“Christmas food will make you fat!” says diet firm
Brits eat all their daily calories before lunch on Christmas Day
The average person consumes their entire recommended daily allowance of calories before they even start tucking into lunch on Christmas Day, a survey finds.
The average Briton has consumed their entire recommended daily calorie intake by 2.08pm on Christmas Day, before they even start tucking into lunch, a survey suggests.
People eat an estimated 7,000 calories throughout the day –three times the amount of energy needed in a 24 hour period.
The study found a more than a third of women would like to lose half to one-and-a-half stone ahead of the festive season but instead the average person will gain 6lbs between Christmas Eve and News Year’s Day.
With Christmas just around the corner, the Telegraph and the Daily Mail carried a stark warning that the amount we’re all set to eat over Christmas will lead us all to become grossly overweight. A warning sent to us directly from a diet firm, naturally:
Alexis Boo, spokesperson at Ideal Weight who carried out the research, said: “With the numerous parties and desire to look good in our best outfit, Christmas is a key time for people to think about their weight.
“It’s easy to go overboard during the festive season and eat indulgently with all the temptations on offer, but there’s no reason why you can’t have a bit of what you fancy without worrying about the waistline.”
No reason at all, especially if you’re going to join this particular diet club in the New Year.
“Dieting is important!” says diet firm
November 29 is the ‘Day of Vice’ for dieters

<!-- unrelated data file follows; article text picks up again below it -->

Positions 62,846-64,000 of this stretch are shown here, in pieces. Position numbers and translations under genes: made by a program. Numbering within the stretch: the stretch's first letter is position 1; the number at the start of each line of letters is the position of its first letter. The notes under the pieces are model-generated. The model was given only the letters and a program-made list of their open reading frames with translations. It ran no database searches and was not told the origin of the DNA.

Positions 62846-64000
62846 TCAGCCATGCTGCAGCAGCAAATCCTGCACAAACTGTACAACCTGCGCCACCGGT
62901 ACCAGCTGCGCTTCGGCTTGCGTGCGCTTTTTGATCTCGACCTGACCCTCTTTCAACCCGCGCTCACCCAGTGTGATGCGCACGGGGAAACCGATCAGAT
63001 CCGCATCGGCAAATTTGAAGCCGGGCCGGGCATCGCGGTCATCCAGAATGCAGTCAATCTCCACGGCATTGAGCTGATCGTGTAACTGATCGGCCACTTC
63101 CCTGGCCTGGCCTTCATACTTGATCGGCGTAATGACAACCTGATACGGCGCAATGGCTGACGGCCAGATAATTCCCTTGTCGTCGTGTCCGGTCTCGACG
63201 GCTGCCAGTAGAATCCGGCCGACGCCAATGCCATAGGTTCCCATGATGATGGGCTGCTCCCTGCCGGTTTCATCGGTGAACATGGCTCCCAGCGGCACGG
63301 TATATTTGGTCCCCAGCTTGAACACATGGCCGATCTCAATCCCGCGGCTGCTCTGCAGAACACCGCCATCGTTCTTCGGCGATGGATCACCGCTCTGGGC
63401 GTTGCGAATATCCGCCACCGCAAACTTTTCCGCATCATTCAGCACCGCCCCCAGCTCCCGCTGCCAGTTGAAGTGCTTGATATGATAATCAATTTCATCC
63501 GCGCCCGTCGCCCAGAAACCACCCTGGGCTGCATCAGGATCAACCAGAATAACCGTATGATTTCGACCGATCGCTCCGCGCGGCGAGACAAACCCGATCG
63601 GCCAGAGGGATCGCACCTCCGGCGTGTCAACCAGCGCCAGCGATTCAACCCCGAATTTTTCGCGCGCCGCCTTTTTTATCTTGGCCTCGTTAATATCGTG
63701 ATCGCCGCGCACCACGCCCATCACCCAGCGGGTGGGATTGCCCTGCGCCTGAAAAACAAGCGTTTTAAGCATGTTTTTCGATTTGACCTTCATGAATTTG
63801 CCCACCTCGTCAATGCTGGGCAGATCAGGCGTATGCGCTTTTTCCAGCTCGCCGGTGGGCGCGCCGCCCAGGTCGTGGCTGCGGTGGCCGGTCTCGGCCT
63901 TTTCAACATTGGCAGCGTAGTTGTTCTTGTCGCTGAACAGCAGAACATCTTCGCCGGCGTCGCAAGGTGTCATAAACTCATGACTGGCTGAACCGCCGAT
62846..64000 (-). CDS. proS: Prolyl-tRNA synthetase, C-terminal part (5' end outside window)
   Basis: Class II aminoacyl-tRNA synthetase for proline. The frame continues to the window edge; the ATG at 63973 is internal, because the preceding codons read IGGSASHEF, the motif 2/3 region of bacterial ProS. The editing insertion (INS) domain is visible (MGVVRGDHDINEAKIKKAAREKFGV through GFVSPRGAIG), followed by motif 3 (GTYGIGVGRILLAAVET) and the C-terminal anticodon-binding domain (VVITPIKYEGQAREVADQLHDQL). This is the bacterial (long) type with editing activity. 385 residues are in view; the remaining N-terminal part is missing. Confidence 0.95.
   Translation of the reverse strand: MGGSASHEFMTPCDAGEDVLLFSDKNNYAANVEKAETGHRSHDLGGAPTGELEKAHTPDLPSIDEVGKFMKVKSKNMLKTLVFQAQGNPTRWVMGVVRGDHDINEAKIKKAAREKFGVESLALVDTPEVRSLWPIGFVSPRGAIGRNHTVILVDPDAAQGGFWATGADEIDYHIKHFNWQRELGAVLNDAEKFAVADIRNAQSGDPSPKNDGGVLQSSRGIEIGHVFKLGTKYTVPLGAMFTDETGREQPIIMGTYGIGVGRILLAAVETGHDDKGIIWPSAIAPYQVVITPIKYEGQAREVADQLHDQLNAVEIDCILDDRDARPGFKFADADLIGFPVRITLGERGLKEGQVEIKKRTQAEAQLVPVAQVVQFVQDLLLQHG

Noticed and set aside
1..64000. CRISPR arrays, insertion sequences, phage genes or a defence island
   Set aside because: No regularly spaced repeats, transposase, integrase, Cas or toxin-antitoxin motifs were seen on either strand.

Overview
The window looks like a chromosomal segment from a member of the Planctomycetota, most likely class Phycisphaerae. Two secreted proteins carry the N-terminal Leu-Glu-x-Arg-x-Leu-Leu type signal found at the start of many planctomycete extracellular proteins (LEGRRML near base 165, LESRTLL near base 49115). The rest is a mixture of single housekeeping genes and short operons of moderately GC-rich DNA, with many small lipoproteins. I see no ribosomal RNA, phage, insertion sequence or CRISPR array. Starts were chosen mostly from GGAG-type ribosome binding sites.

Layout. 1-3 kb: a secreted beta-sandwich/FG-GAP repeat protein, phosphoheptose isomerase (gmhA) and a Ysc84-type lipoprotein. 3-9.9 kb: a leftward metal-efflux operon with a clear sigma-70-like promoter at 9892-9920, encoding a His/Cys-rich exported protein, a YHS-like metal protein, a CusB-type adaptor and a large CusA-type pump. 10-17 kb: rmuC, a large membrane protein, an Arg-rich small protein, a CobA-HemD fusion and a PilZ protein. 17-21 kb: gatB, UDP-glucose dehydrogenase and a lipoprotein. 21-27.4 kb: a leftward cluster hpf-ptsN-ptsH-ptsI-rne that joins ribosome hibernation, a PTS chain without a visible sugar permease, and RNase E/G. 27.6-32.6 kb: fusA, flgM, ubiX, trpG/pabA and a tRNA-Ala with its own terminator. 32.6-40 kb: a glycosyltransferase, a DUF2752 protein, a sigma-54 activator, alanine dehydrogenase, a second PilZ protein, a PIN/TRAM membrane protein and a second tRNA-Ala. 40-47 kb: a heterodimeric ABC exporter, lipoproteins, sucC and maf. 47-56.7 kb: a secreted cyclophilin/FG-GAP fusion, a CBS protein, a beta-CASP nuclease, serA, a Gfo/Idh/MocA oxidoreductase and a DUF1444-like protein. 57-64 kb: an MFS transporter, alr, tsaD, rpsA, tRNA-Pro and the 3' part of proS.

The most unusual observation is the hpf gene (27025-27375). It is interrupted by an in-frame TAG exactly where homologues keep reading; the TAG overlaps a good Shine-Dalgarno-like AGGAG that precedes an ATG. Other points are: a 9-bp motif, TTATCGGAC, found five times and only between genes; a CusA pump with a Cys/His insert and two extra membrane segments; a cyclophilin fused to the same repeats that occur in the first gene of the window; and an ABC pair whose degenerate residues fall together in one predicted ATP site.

November 29 has been named as the day dieters are most likely to give in to their cravings and fall off the wagon
November 29 has been named as the ‘Day of Vice’ when women dieting all over the country fall of the wagon and start indulging in the festive treats on offer in the run up to Christmas, a new survey revealed.
The end of November is the single most unsuccessful day for dieters, when 60 per cent give up on attempts to lose weight.
Source: Telegraph, 28th November 2013
Dieting is hard, and it’s almost impossible to stick to a disciplined and sensible dietary regime. Which is why you need the help of companies like the one behind this article, to step in where your own willpower fails:
Izzy Cameron, nutrition and weight management specialist at Diet Chef, which carried out the research, said: “It is hard to give up alcohol and all those sweet treats especially at this time of year, but if you want to shed those pounds they are the secret calories that can easily add up; even those handful of chocolates from the Christmas tin.
Where would we be without a faddy dieting firm to tell us how useless our own willpower is when it comes to watching what we eat?